The 4th Circuit said barring same-sex marriage violates equal protection or due-process clauses of the U.S. Constitution, and two rulings in North Carolina in October set off a flurry of same-sex weddings. But John W. Smith, director of the North Carolina Administrative Office of the Courts, worried that GOP legislators "misled" magistrates into thinking that federal law permitted them to opt out of performing such marriages. He sent a three-page letter to an attorney from Rockingham County, stating magistrates "recognize a quite clear distinction between marriage as a civil ceremony conferring legal status, and marriage as a religious institution quite apart from temporal concerns.”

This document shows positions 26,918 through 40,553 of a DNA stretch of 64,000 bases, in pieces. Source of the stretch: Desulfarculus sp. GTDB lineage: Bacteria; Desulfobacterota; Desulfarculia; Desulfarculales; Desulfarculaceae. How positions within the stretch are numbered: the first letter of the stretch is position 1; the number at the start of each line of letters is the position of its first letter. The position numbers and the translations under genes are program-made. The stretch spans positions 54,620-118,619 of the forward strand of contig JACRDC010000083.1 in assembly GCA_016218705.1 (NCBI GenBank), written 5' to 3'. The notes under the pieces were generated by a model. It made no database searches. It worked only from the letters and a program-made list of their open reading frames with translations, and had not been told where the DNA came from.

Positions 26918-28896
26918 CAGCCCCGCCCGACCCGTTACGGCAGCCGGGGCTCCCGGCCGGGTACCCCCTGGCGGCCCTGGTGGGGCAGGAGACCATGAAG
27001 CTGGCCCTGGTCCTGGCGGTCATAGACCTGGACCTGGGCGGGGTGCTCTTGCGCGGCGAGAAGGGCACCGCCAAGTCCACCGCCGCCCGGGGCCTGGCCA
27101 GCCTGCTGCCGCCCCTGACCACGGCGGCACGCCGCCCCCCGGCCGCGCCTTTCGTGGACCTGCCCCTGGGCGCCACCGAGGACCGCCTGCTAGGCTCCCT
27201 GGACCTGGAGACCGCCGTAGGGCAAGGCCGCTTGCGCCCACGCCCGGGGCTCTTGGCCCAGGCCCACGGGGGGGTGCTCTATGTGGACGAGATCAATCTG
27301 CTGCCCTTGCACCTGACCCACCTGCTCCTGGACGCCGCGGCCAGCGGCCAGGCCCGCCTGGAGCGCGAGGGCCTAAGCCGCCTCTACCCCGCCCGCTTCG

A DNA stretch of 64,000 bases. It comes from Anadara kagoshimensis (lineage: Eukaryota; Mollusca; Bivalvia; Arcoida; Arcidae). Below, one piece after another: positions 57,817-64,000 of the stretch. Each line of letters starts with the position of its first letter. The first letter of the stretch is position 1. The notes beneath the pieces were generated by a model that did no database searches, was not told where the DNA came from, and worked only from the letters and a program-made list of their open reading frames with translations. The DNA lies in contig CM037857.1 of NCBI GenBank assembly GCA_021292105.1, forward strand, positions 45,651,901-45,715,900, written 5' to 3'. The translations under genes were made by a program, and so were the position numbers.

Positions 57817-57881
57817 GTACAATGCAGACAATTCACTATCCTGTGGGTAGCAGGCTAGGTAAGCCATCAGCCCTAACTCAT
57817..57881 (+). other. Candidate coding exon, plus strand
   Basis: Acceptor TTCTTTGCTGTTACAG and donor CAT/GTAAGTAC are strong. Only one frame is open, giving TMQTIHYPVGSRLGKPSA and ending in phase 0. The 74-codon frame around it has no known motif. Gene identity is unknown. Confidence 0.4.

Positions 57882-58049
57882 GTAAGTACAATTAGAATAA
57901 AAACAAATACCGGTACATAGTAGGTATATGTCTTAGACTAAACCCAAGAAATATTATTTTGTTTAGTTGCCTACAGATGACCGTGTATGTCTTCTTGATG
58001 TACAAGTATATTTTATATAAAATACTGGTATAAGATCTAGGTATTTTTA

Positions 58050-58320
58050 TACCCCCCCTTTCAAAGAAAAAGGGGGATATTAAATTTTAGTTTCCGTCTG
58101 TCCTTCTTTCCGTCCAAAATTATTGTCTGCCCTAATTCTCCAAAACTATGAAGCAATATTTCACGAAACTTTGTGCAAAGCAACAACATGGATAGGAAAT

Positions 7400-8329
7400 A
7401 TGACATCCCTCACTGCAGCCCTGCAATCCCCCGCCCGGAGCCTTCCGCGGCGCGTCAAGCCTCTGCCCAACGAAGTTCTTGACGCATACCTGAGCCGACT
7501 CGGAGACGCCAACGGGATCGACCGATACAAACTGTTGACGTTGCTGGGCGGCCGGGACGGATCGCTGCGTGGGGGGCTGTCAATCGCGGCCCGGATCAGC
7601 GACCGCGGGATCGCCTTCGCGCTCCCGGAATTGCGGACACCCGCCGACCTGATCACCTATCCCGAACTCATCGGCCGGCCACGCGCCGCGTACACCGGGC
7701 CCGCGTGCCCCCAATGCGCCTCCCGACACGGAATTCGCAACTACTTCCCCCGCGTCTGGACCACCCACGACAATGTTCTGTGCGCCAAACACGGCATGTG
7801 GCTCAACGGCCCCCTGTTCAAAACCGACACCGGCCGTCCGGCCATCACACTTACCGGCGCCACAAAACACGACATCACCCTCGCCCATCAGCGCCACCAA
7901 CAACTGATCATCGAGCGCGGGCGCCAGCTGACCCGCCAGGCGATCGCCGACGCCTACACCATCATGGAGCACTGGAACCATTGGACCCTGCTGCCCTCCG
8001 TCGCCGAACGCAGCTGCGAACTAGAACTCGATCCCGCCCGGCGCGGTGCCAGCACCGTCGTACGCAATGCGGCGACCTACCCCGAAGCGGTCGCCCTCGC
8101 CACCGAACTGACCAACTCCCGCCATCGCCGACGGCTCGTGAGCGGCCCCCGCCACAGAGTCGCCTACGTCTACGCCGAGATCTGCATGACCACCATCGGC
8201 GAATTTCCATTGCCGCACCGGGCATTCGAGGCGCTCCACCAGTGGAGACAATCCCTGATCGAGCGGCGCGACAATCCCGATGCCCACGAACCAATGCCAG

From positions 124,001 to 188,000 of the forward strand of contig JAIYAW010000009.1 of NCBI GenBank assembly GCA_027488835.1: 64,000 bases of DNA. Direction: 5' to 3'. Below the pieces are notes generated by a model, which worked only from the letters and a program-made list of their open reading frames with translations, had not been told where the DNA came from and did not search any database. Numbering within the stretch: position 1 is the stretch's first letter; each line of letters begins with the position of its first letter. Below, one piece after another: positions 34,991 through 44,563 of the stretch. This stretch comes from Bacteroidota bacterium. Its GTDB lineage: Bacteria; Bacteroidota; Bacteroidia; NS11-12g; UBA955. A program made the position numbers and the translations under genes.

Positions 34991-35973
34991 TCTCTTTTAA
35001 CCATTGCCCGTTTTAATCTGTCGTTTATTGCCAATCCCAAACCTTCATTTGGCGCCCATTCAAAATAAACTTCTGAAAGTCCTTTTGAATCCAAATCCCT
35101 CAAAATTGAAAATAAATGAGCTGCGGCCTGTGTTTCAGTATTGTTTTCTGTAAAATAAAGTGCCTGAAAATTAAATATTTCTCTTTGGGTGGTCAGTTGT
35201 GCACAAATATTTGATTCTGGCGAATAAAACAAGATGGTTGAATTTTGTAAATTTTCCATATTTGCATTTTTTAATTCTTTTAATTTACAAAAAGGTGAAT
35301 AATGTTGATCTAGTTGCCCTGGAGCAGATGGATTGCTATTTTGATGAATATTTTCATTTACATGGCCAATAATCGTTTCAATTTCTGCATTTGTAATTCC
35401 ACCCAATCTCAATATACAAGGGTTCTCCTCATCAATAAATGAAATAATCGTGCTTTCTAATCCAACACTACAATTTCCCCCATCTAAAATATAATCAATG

Federal judge Frank Whitney dressed down former mayor Patrick Cannon for "embarrassing the community, again" when Cannon appeared before him Thursday to answer for violating the conditions of his bond by voting. Cannon cannot leave his home before he goes to prison later this month.
Officials in Ferguson, Missouri are bracing for the worst ahead of a grand jury's decision on whether to charge police officer Darren Wilson with the murder of unarmed teen Michael Brown. A group of community members calling themselves the Don't Shoot Coalition have asked for 48 hours notice before the decision is announced to try to keep tensions in the St. Louis suburb from boiling over into violence and confusion. They have also released a document to the police with 19 "Rules of Engagement."
Just days after a United Nations panel warned that failure to dramatically and quickly curb the burning of fossil fuels would do "irreversible damage" to the planet, the U.S. electorate on Tuesday voted in a Congress even more committed to the carbon status quo. “We had some wins, but it was pretty much a bloodbath,” said Wenonah Hauter, the director of national environmental group Food and Water Watch.